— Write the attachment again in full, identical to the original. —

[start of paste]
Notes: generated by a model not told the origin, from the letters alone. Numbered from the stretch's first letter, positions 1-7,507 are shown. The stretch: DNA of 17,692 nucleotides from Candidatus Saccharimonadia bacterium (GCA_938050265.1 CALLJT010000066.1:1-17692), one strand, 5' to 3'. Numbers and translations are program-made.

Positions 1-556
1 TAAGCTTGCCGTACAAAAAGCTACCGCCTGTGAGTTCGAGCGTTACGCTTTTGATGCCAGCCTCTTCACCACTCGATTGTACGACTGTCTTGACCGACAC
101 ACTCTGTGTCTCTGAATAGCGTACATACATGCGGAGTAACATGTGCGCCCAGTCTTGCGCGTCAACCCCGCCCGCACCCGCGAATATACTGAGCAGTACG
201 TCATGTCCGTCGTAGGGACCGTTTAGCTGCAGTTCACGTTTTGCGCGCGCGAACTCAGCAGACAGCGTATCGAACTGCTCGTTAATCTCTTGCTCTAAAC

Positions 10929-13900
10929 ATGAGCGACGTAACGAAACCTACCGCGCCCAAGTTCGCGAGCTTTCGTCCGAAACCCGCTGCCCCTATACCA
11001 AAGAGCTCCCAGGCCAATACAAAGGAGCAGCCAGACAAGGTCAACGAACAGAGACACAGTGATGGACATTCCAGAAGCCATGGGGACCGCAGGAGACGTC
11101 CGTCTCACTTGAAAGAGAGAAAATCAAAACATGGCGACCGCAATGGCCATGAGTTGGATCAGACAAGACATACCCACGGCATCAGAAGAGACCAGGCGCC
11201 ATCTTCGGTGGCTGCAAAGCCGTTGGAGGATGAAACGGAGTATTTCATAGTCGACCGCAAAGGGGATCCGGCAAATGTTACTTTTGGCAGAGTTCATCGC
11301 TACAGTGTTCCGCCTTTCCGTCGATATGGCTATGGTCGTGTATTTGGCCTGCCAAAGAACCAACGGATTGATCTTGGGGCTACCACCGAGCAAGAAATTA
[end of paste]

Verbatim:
Notes: generated by a model not told the origin, from the letters alone. Numbered from the stretch's first letter, positions 1-7,507 are shown. The stretch: DNA of 17,692 nucleotides from Candidatus Saccharimonadia bacterium (GCA_938050265.1 CALLJT010000066.1:1-17692), one strand, 5' to 3'. Numbers and translations are program-made.

Positions 1-556
1 TAAGCTTGCCGTACAAAAAGCTACCGCCTGTGAGTTCGAGCGTTACGCTTTTGATGCCAGCCTCTTCACCACTCGATTGTACGACTGTCTTGACCGACAC
101 ACTCTGTGTCTCTGAATAGCGTACATACATGCGGAGTAACATGTGCGCCCAGTCTTGCGCGTCAACCCCGCCCGCACCCGCGAATATACTGAGCAGTACG
201 TCATGTCCGTCGTAGGGACCGTTTAGCTGCAGTTCACGTTTTGCGCGCGCGAACTCAGCAGACAGCGTATCGAACTGCTCGTTAATCTCTTGCTCTAAAC

Positions 10929-13900
10929 ATGAGCGACGTAACGAAACCTACCGCGCCCAAGTTCGCGAGCTTTCGTCCGAAACCCGCTGCCCCTATACCA
11001 AAGAGCTCCCAGGCCAATACAAAGGAGCAGCCAGACAAGGTCAACGAACAGAGACACAGTGATGGACATTCCAGAAGCCATGGGGACCGCAGGAGACGTC
11101 CGTCTCACTTGAAAGAGAGAAAATCAAAACATGGCGACCGCAATGGCCATGAGTTGGATCAGACAAGACATACCCACGGCATCAGAAGAGACCAGGCGCC
11201 ATCTTCGGTGGCTGCAAAGCCGTTGGAGGATGAAACGGAGTATTTCATAGTCGACCGCAAAGGGGATCCGGCAAATGTTACTTTTGGCAGAGTTCATCGC
11301 TACAGTGTTCCGCCTTTCCGTCGATATGGCTATGGTCGTGTATTTGGCCTGCCAAAGAACCAACGGATTGATCTTGGGGCTACCACCGAGCAAGAAATTA